mc_grogor. Bikes. August 01st , 2017.
Make creative breakthroughs. Writers, musicians, artists, top executives and all kinds of other professionals use exercise to solve mental blocks and make decisions — including Jeremy Paxman, Sir Alan Sugar and Spandau Ballet. A study found that just 25 minutes of aerobic exercise boosts at least one measure of creative thinking. Credit goes to the ﬂow of oxygen to your grey matter when it matters most, sparking your neurons and giving you breathing space away from the muddle and pressures of ‘real life`.
You`ll look younger. Scientists at Stanford University have found that cycling regularly can protect your skin against the harmful effects of UV radiation and reduce the signs of ageing. Harley Street dermatologist Dr Christopher Rowland Payne explains: “Increased circulation through exercise delivers oxygen and nutrients to skin cells more effectively, while ﬂushing harmful toxins out. Exercise also creates an ideal environment within the body to optimise collagen production, helping reduce the appearance of wrinkles and speed up the healing process.” Don`t forget to slap on the factor 30 before you head out, though.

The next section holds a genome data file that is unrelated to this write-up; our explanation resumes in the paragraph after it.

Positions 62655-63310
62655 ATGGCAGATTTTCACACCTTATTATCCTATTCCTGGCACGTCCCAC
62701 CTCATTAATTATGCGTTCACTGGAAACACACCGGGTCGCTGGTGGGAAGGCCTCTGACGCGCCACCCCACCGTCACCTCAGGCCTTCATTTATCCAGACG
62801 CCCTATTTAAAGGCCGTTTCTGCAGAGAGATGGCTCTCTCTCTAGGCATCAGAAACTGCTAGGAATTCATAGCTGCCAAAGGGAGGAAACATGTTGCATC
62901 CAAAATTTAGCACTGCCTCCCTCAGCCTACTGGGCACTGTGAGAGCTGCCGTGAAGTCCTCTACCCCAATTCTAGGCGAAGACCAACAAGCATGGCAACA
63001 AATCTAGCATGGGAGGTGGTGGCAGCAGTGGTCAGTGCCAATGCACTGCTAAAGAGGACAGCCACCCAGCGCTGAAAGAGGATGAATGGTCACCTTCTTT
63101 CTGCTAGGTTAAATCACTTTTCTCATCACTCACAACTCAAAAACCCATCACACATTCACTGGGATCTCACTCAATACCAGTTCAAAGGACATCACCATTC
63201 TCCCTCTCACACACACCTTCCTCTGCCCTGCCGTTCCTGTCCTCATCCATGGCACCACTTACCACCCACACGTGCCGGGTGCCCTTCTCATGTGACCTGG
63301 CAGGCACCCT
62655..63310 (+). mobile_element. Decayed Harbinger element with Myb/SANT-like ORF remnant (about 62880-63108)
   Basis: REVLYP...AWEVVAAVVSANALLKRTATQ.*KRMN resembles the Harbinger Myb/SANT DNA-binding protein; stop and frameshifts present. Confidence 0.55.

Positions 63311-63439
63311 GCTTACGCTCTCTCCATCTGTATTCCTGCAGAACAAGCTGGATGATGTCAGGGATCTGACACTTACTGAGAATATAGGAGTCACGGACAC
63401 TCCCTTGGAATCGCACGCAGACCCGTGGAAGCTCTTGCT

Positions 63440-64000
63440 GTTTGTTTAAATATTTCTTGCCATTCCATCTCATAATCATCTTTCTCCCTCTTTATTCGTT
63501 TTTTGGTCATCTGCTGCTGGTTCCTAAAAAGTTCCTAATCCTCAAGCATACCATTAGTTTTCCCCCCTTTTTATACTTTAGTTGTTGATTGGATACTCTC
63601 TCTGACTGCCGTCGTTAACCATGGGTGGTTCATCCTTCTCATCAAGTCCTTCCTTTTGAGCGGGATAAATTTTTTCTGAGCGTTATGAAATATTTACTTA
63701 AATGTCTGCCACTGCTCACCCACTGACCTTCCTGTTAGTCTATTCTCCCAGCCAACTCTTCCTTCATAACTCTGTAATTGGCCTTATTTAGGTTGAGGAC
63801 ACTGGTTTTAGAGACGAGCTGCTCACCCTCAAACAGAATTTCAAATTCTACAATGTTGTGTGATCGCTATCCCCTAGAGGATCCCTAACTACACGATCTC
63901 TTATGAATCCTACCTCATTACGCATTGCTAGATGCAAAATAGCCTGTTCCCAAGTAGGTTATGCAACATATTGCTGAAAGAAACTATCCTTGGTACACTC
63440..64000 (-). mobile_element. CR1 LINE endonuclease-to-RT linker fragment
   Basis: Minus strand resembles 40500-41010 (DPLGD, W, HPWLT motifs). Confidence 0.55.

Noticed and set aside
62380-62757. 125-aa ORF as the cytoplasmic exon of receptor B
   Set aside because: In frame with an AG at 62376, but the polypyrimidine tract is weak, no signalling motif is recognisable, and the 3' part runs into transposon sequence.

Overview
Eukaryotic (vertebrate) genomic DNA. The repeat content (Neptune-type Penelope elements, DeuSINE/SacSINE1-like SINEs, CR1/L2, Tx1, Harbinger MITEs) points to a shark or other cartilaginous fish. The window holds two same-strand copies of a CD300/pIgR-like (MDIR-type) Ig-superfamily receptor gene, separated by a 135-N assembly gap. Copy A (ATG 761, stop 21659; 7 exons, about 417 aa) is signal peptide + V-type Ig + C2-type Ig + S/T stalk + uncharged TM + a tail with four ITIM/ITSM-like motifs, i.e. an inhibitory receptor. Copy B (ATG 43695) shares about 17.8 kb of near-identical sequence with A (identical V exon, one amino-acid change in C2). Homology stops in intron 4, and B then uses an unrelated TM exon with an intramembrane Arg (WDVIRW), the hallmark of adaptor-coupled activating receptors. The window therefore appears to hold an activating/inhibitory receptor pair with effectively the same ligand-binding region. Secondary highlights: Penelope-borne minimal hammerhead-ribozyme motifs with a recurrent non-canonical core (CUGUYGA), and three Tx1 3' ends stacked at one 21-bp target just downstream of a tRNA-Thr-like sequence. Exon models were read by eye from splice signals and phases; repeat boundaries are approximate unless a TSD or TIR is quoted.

Get better at any sport. Whether you want to keep in prime shape or just improve your weekly tennis game, a stint in the saddle is the way to begin. A recent medical study from Norway carried the title Aerobic Endurance Training Improves Soccer Performance, which makes it pretty clear that the knock-on beneﬁts to other sports and activities are immense.
Further innovations increased comfort and ushered in a second bicycle craze, the 1890s Golden Age of Bicycles. In 1888, Scotsman John Boyd Dunlop introduced the first practical pneumatic tire, which soon became universal. Soon after, the rear freewheel was developed, enabling the rider to coast. This refinement led to the 1890s invention of coaster brakes. Dérailleur gears and hand-operated Bowden cable-pull brakes were also developed during these years, but were only slowly adopted by casual riders.
Live longer. King`s College London compared over 2,400 identical twins and found those who did the equivalent of just three 45-minute rides a week were nine years ‘biologically younger` even after discounting other inﬂuences, such as body mass index (BMI) and smoking. “Those who exercise regularly are at signiﬁcantly lower risk of cardiovascular disease, type two diabetes, all types of cancer, high blood pressure and obesity,” says Dr Lynn Cherkas, who conducted the research. “The body becomes much more efﬁcient at defending itself and regenerating new cells.”
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